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I am using standard media queries to target various breakpoints in pixels (eg. @media screen and (min-width:768px) and (max-width:1024px)) but I have been asked that a different layout show up for desktops at 1024px and a different one for tablets at the same 1024px width.

Is this even possible? As far as I'm aware it isn't, but I thought I'd get advice on here to make sure.

Thanks :)

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Sounds like you would need to detect what device you are and then serve the appropriate css –  styler Sep 10 '13 at 14:55
    
What could you possibly want different for 2 devices with the same viewport sizes? If the answer is "I want to optimize for touch", then checking the dimensions of the viewport is the wrong approach (related: stucox.com/blog/the-good-and-bad-of-level-4-media-queries). –  cimmanon Sep 10 '13 at 15:06
    
@cimmanon It doesn't sound unreasonable to me. If he is providing a radically different visual style for tablets and mobile phones compared to the desktop version, then wouldn't he want to provide the standard desktop view for desktops specifically? I know plenty of people who have not adopted new technology and still run 17inch CRT's with a resolution of 1024x768, uses who shouldn't necessarily see a tablet view of the site. –  Michael Sep 10 '13 at 15:11
    
It depends why you want to change css. Do you only care about whether the device supports touch, or are you targeting specific browsers? (ipad-safari, android-chrome, android-dolphin, etc) –  DMoses Sep 10 '13 at 15:14
    
thanks for the comments, guys. no real clear reason is given, except that tablets should look different to desktop (hiding the main navigation bar etc.) i haven't seen this done before and my research hasn't turned anything up so was curious about it and whether or not it's possible. –  gameover Sep 10 '13 at 15:21
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2 Answers 2

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You cannot do what you want in pure media query CSS. Basically, you can target tablet beyond just the screen size:

Touch Support

CSS4 gives media queries a new touch option. Since this isn't supported very widely yet you can use Modernizr. It will add a class to the root html of "touch" or "no-touch". You can then use that to target touch devices. Example:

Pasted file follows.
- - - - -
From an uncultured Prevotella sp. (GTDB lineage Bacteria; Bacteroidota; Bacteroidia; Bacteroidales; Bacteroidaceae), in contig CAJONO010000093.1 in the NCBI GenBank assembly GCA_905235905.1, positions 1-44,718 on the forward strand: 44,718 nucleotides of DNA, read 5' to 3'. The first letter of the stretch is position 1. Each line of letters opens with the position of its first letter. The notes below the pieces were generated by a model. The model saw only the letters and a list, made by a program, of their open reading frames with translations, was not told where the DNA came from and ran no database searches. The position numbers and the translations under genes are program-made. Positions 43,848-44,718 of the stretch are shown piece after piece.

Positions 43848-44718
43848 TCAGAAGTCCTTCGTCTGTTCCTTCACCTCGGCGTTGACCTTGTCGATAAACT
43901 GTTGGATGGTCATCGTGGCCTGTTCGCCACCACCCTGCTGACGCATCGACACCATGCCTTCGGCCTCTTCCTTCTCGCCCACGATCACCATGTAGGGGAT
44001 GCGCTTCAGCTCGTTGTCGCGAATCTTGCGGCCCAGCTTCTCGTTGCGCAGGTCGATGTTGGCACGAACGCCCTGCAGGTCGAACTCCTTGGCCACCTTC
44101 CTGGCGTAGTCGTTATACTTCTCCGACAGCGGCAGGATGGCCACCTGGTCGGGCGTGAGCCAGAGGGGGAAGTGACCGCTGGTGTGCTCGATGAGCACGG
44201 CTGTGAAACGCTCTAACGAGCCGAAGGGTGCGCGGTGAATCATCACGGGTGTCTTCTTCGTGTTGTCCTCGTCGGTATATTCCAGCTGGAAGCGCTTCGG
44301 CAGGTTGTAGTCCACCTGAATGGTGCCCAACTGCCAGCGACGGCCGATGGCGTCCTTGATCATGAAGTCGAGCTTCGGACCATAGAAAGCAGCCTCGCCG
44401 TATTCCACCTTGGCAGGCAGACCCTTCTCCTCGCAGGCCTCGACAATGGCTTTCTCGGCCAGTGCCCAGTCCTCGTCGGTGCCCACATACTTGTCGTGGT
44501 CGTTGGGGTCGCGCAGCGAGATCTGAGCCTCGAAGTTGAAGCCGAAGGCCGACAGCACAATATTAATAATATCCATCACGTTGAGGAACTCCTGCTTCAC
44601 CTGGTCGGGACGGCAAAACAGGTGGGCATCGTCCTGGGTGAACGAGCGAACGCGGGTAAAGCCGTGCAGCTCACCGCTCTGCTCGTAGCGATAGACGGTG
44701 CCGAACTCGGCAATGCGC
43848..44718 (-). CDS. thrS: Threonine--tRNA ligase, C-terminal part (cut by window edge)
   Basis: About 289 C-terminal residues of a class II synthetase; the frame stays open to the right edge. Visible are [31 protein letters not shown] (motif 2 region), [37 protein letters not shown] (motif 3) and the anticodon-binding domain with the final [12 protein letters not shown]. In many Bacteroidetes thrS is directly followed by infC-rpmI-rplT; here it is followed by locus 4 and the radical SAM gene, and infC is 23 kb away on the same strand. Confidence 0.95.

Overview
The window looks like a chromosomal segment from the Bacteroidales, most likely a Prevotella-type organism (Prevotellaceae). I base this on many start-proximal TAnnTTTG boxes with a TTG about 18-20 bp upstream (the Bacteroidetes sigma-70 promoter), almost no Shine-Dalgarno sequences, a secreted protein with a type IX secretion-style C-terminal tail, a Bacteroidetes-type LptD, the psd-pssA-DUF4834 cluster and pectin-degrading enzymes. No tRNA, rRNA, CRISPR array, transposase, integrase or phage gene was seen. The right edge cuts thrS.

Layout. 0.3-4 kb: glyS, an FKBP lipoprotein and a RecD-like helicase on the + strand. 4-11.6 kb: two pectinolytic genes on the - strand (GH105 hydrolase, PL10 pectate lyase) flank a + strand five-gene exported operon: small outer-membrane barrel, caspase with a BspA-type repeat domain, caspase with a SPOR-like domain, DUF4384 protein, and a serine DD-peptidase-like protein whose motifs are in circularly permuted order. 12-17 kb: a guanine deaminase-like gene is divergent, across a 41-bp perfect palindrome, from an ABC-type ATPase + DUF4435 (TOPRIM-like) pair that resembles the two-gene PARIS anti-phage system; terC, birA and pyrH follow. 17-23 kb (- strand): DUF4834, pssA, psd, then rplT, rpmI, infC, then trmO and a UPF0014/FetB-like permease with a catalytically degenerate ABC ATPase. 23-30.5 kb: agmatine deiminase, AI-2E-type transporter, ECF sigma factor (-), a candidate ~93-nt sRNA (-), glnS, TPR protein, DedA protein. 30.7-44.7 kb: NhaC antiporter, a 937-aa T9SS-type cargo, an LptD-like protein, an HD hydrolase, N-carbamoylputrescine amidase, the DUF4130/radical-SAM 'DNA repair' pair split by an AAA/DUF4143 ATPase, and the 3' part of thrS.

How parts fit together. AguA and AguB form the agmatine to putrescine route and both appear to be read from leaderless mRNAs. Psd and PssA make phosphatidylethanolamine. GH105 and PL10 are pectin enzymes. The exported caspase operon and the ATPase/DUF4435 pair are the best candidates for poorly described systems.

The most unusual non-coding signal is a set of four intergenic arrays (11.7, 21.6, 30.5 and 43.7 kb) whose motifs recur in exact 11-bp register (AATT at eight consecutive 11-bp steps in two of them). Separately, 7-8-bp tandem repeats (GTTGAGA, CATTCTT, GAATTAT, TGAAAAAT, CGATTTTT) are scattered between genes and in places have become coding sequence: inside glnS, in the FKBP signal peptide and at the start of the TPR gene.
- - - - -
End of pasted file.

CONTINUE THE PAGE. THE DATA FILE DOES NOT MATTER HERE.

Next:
html.touch .someToolbar {display: none;}  //hides toolbar on touch devices

User Agent

Using javascript detect the user agent and load the appropriate css or just make the style changes if they're small

if (navigator.userAgent.match(/Android|BlackBerry|iPhone|iPad|iPod|Opera Mini|IEMobile/i)) { /* do tablet/mobile specific things */}

Resolution

If you want to target a specific screen size. For example, I want anyone running 1024 with 11inch or smaller screen

@media 
    only screen and (oriantation: landscape) and (device-width: 1024px) and ( min-resolution: 116dpi),
    only screen and (oriantation: portrait) and (device-height: 1024px) and ( min-resolution: 116dpi), {
   //targets specifically 1024 width with screen size 10 inch or smaller
}

NOTE - I have not used the resolution method, testing needed.

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I think I will try the user agent method as I'm not sure how future-proof touch is (desktops may have that functionality at some point!) the resolution method also looks good and I am trying to figure out browser compatbility for it. also concerned about what will happen if screen sizes for handhelds/tablets become larger in the future. basically, I want something future-proof but realize options are limited at the moment. –  gameover Sep 27 '13 at 16:07
    
It just depends on what you mean by handheld/tablet. Is an android "laptop" what? is a windows 8 laptop with a detachable top a tablet when it gets unhooked? Honestly you should care less about the tablet/handhelt "classification" and more about what you want the user experience to be. For me, that usually changes depending on screen size and whether they have touch enabled. –  DMoses Sep 27 '13 at 16:16
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To answer your question: Yes it is possible. Checkout Bootstrap 3. It's all ready to go with model, tablet and desktop media queries already baked in. No need for any customization unless you want to.

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But does it differentiate between a desktop browser on a 1024px monitor and a tablet on a 1024px viewport? That's the OP's question...If so, how? –  LDJ Sep 10 '13 at 15:02
    
bootstrap responsive is only differentiated by screen size, not by user agent. –  DMoses Sep 10 '13 at 15:10
    
This does not provide an answer to the question. To critique or request clarification from an author, leave a comment below their post. –  pilsetnieks Sep 10 '13 at 15:14
    
When your browser connects to a website, it includes a User-Agent field in its HTTP header. The contents of the user agent field vary from browser to browser. Each browser has its own, distinctive user agent. The web server can use this information to serve different web pages to different web browsers and different operating systems. –  Greg Sep 10 '13 at 15:49
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